Interest rate rises add new risks for global economy

Economic growth

SHARE THIS STORY

JUUGS Jun13

The past week has seen major increases in global interest rates.  This would be good news if it was due to a strong global economic recovery.  But it isn’t.  Yesterday, Q1 US GDP growth was revised down to 1.8%, for example.  Instead, it seems to reflect investors’ fear that central banks may be losing control of the market.

The chart highlights the change that has taken place, using the concept of the JUUGS (Japan, US, UK, Germany, Switzerland) versus the PIIGS (Portugal, Ireland, Italy, Greece, Spain):

  • The blog first presented this 2 years ago, to argue that analysts were entirely wrong to worry about renewed inflation.  Ageing western and Chinese populations are a replacement economy, so there is little risk of a demand surge which would lead to serious inflation
  • As a result, the real issue is about return of capital, versus return on capital.  Older investors (who control 75% of investable assets in the West), have less time to recoup lost capital, as they need it for retirement.  So return of capital is their key concern
  • Thus interest rates had been falling in the JUUGS from August 2010 (red column) to May 2013 (blue).  These were seen as ‘safe’ markets.
  • They had instead been rising in the 3 main JUUGS (Greece/Ireland were supported by the ECB after their defaults)

But now investors are starting to worry that central bank bond buying via their $10tn liquidity programmes has pushed the JUUGS into a more risky position.  Their rates today (green) are higher  – for the first time since August 2010.

Clearly we don’t know what will happen next.  Investors may decide their fears were over-stated.  But they may decide to worry that China may begin to sell its $1.2tn holding of US Treasury bonds and $450bn of US housing agency bonds?  Or Japan its $1.1tn of Treasury bonds?:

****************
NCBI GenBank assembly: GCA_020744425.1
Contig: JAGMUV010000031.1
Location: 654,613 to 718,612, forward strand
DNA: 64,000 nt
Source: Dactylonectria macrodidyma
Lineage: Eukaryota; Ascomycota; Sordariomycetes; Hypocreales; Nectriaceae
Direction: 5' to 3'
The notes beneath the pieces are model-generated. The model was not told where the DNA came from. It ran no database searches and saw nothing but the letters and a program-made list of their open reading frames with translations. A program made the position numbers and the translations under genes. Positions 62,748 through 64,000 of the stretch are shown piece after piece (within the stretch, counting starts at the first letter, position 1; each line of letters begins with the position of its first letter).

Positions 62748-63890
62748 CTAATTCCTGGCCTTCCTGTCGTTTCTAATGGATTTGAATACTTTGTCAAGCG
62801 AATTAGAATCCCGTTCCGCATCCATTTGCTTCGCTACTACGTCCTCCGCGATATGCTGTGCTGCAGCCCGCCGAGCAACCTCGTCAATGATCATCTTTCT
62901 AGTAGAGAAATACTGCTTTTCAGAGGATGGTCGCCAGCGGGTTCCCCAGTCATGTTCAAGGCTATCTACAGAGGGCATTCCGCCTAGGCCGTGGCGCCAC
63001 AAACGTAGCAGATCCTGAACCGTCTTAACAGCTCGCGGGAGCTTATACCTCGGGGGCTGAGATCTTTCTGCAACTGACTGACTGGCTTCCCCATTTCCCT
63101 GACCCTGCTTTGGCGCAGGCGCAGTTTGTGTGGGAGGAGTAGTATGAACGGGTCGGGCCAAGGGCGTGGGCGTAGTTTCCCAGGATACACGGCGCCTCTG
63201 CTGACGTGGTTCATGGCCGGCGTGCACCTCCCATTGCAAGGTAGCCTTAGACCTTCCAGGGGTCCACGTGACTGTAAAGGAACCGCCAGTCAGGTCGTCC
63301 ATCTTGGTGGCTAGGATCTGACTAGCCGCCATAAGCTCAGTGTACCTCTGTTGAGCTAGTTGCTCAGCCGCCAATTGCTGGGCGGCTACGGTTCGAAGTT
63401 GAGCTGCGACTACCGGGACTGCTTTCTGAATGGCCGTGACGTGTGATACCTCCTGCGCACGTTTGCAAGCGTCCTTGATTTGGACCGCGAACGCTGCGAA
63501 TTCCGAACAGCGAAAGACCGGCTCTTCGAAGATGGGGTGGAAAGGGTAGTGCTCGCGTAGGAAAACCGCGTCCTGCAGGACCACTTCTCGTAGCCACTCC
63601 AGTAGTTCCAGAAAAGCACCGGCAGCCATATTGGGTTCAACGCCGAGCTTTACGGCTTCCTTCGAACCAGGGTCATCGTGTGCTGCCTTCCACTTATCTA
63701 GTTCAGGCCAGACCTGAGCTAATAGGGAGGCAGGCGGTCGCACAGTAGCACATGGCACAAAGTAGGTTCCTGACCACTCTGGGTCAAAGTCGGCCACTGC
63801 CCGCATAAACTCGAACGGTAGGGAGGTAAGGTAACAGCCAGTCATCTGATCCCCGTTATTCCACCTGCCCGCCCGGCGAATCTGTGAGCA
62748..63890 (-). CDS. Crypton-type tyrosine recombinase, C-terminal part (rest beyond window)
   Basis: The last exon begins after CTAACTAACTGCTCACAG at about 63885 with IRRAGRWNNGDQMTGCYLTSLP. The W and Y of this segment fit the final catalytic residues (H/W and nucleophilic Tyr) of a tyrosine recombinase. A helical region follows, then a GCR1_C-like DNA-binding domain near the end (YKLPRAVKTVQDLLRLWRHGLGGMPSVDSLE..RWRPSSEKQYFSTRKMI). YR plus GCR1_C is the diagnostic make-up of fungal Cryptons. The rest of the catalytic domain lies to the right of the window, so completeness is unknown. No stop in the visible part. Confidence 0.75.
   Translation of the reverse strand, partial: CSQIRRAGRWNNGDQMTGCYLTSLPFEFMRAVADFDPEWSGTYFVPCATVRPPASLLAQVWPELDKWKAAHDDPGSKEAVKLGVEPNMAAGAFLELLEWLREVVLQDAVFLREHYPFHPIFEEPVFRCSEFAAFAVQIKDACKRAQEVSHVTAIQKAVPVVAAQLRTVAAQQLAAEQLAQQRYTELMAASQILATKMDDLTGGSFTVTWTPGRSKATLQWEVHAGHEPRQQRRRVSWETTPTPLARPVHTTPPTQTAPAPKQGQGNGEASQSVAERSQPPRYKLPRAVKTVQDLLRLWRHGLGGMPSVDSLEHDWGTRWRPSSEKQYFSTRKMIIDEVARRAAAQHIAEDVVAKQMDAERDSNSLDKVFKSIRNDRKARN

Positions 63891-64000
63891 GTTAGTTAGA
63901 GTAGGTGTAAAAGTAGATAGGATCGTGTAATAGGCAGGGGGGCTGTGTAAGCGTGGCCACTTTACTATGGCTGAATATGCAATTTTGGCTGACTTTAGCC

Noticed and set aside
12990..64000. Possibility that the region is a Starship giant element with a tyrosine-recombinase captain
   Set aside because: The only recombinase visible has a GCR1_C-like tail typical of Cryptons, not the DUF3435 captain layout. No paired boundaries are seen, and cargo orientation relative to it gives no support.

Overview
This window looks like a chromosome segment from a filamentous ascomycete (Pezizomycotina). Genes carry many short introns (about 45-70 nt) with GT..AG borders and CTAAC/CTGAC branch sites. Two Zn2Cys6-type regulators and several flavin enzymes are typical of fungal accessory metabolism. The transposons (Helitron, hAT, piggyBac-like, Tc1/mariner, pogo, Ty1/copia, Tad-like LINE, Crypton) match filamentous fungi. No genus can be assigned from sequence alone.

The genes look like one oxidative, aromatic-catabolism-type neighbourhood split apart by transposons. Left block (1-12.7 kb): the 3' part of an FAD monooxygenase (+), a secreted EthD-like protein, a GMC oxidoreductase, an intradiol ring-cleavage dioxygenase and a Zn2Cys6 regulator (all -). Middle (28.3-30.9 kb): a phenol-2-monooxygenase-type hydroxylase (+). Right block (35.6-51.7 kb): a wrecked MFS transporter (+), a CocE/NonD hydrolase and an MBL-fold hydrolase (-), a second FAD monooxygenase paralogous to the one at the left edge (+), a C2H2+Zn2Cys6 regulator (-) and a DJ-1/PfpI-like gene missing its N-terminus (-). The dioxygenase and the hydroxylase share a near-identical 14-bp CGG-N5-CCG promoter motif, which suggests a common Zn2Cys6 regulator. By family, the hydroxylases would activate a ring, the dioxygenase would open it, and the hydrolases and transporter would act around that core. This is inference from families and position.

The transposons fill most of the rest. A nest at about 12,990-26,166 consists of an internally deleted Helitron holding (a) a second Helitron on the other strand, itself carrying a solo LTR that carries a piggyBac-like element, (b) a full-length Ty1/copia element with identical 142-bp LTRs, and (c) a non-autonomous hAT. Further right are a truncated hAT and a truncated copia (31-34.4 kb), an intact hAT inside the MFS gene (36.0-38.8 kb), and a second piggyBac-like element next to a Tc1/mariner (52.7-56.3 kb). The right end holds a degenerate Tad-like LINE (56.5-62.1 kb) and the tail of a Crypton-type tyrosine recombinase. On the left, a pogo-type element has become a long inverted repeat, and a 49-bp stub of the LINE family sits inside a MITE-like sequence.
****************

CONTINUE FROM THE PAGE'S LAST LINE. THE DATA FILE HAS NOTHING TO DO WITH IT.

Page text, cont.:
• There is no reason for either country to continue to own these bonds
  • They loaned the money to support their export sales, so Americans could buy their goods
  • But their exports today have slowed, and they need the money to support their own economies

Central banks have gambled huge amounts of money on the risky and unlikely proposition that they can kick-start growth.  They preferred to ignore the obvious fact that ageing populations cause growth to slow or go negative.  Current interest rate moves highlight that this risk is now becoming more obvious, and on a wider scale.

8 July update.  Blog readers read it here first.  Official data today shows Japanese investors were selling $29bn of foreign debt in June, as this post was being published.  This was a record amount according to the Ministry of Finance

PREVIOUS POST

US, EU auto sales hit demographic roadblock

26/06/2013

Central bank policymakers and financial analysts are seemingly convinced that th...

Learn more
NEXT POST

The blog's 6th birthday

29/06/2013

This week is the blog’s 6th birthday.  Remarkably, its audience remains e...

Learn more
More posts
G7 births hit new record low, below Depression level in 1933
14/07/2019

If a country doesn’t have any babies, then in time it won’t have an economy. But that...

Read
From subprime to stimulus…and now social division
06/07/2019

The blog has now been running for 12 years since the first post was written from Thailand at the end...

Read
Resilience amidst headwinds is key for H2
30/06/2019

Resilience is set to become the key issue as we look forward to H2, as I note in a new analysis for ...

Read
Perennials set to defeat Fed’s attempt to maintain the stock market rally as deflation looms
23/06/2019

Never let reality get in the way of a good theory. That’s been the policy of western central b...

Read
Europe’s auto sector suffers as Dieselgate and China’s downturn hit sales
16/06/2019

Trade wars, Dieselgate and recession risk are having a major impact on the European auto industry, a...

Read
2019 Global Outlook – a mid-year update: ACS webinar on Thursday
04/06/2019

There will be no shortage of important topics to discuss on Thursday, at my regular Chemistry and t...

Read
US-China trade war confirms political risk is now a key factor for companies and the economy
12/05/2019

There are few real surprises in life, and President Trump’s decision to launch a full-scale tr...

Read
Uber’s $91bn IPO marks the top for today’s debt-fuelled stock markets
28/04/2019

Uber’s IPO next month is set to effectively “ring the bell” at the top of the post...

Read

Market Intelligence

ICIS provides market intelligence that help businesses in the energy, petrochemical and fertilizer industries.

Learn more

Analytics

Across the globe, ICIS consultants provide detailed analysis and forecasting for the petrochemical, energy and fertilizer markets.

Learn more

Specialist Services

Find out more about how our specialist consulting services, events, conferences and training courses can help your teams.

Learn more

ICIS Insight

From our news service to our thought-leadership content, ICIS experts bring you the latest news and insight, when you need it.

Learn more